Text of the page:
There are several techniques used for acting, Brooke Williams says. One is not better than another, and great actors have used all the methods, she adds. However, one popular technique that’s probably used more than any other is called method acting, which is based on the principles of Stanislavsky*, adds Brooke Williams. It’s a technique that was made famous in the 1930s by actor and director, Lee Strasberg, at the Actors Studio in New York.
Brooke Williams says method acting is one that uses a wide range of approaches, which allows the actor to understand better the emotions and feelings of the person he is portraying. “This technique allows you to bring your own experiences to the table,” Brooke Williams says, “and you use those experiences to better relate to your character.” Method acting lets you get into the character’s head, she adds, so the audience sees a real person there.
When learning method acting, Brooke Williams says this technique is one of the more challenging ones. First, she recommends a complete analysis of your character, so you completely and unequivocally understand him. Your goal is to not only understand their motivations but also to understand what they most desire.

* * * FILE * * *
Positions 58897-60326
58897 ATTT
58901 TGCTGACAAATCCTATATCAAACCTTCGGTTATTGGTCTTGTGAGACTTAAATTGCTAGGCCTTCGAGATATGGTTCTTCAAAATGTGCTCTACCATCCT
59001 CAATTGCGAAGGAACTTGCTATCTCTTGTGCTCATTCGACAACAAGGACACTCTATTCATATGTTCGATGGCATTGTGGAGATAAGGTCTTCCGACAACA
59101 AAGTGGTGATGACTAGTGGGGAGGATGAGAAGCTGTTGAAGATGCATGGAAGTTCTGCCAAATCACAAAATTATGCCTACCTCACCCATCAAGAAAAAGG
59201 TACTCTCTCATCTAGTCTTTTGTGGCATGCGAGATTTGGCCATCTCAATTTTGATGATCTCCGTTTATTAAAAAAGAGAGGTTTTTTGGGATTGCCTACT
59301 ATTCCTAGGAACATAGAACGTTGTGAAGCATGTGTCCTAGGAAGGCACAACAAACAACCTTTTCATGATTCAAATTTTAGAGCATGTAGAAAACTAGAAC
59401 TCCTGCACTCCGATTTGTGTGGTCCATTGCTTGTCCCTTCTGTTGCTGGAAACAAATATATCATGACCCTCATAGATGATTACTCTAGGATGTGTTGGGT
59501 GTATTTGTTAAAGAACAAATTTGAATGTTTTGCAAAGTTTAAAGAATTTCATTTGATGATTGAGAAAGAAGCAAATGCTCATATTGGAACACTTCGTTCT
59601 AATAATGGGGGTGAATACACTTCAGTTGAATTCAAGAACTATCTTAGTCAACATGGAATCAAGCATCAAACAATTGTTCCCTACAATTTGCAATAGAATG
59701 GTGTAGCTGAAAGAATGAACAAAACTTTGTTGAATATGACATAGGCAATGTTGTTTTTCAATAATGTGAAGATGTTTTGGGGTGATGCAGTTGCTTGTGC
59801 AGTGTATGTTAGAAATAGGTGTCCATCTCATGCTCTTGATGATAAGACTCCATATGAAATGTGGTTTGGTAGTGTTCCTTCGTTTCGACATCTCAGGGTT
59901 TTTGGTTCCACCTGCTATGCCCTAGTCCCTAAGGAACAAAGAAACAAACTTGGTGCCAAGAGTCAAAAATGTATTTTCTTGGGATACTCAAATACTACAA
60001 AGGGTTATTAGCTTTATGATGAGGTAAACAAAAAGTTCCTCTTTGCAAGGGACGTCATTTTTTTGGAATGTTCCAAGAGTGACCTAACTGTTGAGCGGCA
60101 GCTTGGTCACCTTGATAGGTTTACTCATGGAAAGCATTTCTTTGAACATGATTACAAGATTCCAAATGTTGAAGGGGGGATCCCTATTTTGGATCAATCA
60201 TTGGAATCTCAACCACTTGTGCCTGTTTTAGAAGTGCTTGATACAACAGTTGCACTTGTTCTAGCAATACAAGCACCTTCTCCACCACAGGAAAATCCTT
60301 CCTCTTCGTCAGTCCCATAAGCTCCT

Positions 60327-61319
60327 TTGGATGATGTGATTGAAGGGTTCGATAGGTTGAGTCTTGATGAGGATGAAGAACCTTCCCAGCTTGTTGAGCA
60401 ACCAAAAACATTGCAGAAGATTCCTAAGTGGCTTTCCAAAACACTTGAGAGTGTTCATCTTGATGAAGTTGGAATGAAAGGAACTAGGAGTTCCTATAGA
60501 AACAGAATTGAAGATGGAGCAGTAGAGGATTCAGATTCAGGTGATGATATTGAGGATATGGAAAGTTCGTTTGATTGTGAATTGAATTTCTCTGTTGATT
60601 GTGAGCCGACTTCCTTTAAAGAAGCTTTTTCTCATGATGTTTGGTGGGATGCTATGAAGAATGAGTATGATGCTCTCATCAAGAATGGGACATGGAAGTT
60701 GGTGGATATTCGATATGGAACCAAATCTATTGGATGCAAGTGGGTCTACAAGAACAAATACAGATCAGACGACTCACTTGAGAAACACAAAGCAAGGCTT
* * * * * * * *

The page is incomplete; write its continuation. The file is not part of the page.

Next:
Brooke Williams says you also will want to learn the character’s past. You’ll want to know how this person reacted to different things in his past and how these emotions have formed the “person” he is today. Developing this back story, Brooke Williams says, will help you connect more deeply with the character, no matter what the situation is.
Next, Brooke Williams says to think of times in your past to determine how that character would react. Then determine what would cause you to act as the character does. In other words, what “script” is running through that character’s head that causes him to be the way he is? Once you have identified the true emotions your character feels, see if you can recall a time in your own life that you felt similar.
Brooke says learning a character this way requires hours and hours of contemplation on the actor’s part. It takes a deep look inside to determine your character’s personality and how your personality relates to his. “The goal,” Brooke Williams says, “is to get out of the ‘acting’ stage and into the ‘being’ stage, where you can actually ‘become’ the character. At that point, the audience will see the real person that the character has become, which is the whole point of great acting.”